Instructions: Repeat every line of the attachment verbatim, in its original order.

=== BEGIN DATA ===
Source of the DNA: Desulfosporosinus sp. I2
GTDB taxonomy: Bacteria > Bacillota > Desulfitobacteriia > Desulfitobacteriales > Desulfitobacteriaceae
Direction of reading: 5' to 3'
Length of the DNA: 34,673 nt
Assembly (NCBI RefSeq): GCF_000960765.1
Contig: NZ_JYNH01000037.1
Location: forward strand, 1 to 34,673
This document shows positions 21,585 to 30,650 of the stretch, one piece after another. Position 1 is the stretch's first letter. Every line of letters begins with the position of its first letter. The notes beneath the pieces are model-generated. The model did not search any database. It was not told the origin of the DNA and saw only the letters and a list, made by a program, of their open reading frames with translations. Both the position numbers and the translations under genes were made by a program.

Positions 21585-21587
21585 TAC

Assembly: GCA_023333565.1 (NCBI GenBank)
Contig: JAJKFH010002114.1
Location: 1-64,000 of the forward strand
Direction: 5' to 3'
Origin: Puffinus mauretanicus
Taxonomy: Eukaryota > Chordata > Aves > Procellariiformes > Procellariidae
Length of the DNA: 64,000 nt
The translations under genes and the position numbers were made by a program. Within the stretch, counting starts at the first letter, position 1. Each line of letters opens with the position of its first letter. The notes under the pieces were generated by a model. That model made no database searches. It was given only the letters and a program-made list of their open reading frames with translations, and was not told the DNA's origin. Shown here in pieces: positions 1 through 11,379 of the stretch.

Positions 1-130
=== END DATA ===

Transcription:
Source of the DNA: Desulfosporosinus sp. I2
GTDB taxonomy: Bacteria > Bacillota > Desulfitobacteriia > Desulfitobacteriales > Desulfitobacteriaceae
Direction of reading: 5' to 3'
Length of the DNA: 34,673 nt
Assembly (NCBI RefSeq): GCF_000960765.1
Contig: NZ_JYNH01000037.1
Location: forward strand, 1 to 34,673
This document shows positions 21,585 to 30,650 of the stretch, one piece after another. Position 1 is the stretch's first letter. Every line of letters begins with the position of its first letter. The notes beneath the pieces are model-generated. The model did not search any database. It was not told the origin of the DNA and saw only the letters and a list, made by a program, of their open reading frames with translations. Both the position numbers and the translations under genes were made by a program.

Positions 21585-21587
21585 TAC

Assembly: GCA_023333565.1 (NCBI GenBank)
Contig: JAJKFH010002114.1
Location: 1-64,000 of the forward strand
Direction: 5' to 3'
Origin: Puffinus mauretanicus
Taxonomy: Eukaryota > Chordata > Aves > Procellariiformes > Procellariidae
Length of the DNA: 64,000 nt
The translations under genes and the position numbers were made by a program. Within the stretch, counting starts at the first letter, position 1. Each line of letters opens with the position of its first letter. The notes under the pieces were generated by a model. That model made no database searches. It was given only the letters and a program-made list of their open reading frames with translations, and was not told the DNA's origin. Shown here in pieces: positions 1 through 11,379 of the stretch.

Positions 1-130